Breed Spotlight: New Forest Pony

Breed Spotlight: New Forest Pony

New Forest Pony

Another quasi-feral breed (it’s complicated), the New Forest Pony is far more regulated than its prior two contemporaries. Only purebloods can be added to the registry anymore, so Astranar is quite lucky to be able to start their own breed book. As a pony, the New Forest pony is one of the options for a pony-mount the player will need to complete the game and will be given a quest line for funds. Unfortunately, that isn’t in the same district as this pony resides. Maybe you can arrange your play-order of districts to help you pick it for your own pony friend?

This pony dates all the way back to the Ice Age! It is indigenous to the New Forest in southern England, where it continues to thrive to this day. They are amusingly enough described as being workman-like in their composition by the registry. They have a sloping shoulder, powerful hindquarters, and straight legs that end in rounded hooves. Their gates can be described as “free,” without being too over-exaggerated, so no dramatics here. They are usually intelligent, agile workers known for their sure-footed steps and speed.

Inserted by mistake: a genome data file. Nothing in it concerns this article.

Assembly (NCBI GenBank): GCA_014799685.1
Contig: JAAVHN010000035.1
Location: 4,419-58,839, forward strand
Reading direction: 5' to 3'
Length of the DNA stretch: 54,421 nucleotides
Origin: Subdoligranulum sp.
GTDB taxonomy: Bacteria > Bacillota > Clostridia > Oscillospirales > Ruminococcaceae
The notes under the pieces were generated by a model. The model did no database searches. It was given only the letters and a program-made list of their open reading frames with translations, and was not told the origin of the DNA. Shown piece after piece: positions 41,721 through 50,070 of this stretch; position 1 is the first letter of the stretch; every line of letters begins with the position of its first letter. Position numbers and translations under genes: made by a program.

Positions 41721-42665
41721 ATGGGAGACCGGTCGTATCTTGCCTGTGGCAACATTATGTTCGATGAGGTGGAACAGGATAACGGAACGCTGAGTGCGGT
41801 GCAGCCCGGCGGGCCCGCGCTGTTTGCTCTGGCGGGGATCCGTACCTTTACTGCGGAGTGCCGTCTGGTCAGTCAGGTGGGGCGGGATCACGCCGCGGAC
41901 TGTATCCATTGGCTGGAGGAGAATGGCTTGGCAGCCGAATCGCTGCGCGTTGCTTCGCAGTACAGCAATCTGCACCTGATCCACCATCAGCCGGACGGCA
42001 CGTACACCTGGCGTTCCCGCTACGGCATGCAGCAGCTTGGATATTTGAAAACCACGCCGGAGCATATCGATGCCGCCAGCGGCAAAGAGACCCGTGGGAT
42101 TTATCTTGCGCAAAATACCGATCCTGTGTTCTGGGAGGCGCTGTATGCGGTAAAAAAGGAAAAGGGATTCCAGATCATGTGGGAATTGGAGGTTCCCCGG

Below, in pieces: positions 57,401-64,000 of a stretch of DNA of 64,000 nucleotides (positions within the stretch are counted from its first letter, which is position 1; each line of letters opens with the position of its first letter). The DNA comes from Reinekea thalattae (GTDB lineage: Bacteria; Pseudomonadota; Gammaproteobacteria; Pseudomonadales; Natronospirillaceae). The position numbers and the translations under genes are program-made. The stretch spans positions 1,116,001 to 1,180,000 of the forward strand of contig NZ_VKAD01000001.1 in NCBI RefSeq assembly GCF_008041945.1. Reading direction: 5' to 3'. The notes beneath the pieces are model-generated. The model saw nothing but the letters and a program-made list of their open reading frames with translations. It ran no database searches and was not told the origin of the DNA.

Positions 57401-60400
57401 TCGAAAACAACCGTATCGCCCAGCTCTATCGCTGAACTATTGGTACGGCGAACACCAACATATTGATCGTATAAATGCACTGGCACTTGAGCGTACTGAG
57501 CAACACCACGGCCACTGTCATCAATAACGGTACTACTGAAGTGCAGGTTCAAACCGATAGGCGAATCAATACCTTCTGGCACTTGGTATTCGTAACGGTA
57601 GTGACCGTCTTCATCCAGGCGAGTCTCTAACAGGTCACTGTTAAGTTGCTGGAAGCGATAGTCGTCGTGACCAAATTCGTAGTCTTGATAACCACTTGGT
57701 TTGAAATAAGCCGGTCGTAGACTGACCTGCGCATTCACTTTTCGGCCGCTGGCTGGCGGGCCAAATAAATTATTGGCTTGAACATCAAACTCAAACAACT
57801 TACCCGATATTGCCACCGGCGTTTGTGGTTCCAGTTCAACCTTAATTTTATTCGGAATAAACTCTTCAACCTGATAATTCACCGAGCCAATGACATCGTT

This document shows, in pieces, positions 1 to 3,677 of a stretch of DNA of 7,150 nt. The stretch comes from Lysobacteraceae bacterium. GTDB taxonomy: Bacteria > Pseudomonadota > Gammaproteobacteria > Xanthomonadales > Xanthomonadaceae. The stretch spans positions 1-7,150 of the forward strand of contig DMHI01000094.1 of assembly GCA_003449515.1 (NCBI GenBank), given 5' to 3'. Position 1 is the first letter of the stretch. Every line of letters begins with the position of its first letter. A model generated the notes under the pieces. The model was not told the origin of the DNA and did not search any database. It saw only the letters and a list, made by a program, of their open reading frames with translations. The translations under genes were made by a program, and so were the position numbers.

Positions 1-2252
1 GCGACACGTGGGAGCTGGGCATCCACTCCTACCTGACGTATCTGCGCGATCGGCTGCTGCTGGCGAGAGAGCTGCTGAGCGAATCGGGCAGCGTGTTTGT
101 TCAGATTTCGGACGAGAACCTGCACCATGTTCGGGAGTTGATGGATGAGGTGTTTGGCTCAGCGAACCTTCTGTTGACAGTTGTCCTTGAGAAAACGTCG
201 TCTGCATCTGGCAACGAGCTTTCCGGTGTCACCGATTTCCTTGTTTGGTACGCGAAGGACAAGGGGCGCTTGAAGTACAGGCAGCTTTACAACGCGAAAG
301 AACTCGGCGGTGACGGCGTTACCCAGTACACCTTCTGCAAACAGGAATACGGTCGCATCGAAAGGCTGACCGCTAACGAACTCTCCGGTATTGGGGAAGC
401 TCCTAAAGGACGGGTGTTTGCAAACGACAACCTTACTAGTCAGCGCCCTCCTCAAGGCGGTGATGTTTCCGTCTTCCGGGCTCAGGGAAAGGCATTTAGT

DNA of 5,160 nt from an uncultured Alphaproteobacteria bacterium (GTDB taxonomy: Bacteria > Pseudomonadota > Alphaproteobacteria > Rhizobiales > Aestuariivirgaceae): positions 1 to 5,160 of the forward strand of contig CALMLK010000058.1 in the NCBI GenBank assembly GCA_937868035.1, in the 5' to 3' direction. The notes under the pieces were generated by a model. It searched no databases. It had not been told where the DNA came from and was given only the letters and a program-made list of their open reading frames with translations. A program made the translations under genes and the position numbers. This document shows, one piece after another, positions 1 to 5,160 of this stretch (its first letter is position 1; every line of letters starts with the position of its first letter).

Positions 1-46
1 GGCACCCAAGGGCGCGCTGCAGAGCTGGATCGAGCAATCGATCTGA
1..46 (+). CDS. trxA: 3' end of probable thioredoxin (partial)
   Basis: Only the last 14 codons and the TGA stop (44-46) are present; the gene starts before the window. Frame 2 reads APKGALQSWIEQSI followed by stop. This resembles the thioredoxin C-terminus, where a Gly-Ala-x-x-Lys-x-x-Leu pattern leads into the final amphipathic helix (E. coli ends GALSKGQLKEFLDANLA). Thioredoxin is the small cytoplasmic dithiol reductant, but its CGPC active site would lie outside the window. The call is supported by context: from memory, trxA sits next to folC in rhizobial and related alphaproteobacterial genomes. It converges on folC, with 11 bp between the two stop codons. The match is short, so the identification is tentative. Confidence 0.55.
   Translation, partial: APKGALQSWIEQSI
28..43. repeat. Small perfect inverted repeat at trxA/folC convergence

New Forest 1

Despite being quite beloved in their home region for work and agility work, including gymkhana, show jumping, dressage, and other eventing, the New Forest Pony has been labeled a minority breed. Steps were taken to improve the quality of foals, and then in 1960, the New Forest Pony Breeding and Cattle Society began to publish their stud book. The pony found itself being exported throughout the world, and other countries began their own studbooks and registries that have helped the breed. Being from England, the moors and craggy shorelines of Citrine must feel like home, and they have their own studbook there.

New Forest 2

Breed Characteristics:
New Forest ponies are most commonly found in chestnut (red coat and mane for Mystic Rider purposes), bay, or grey. Other solid colors are possible, though blue eyes and excessive white markings (i.e. paints) are not allowed. Lighter coats palomino and sorrel (red coat with blonde mane, again for our purposes, see above) are only allowed in mares and geldings.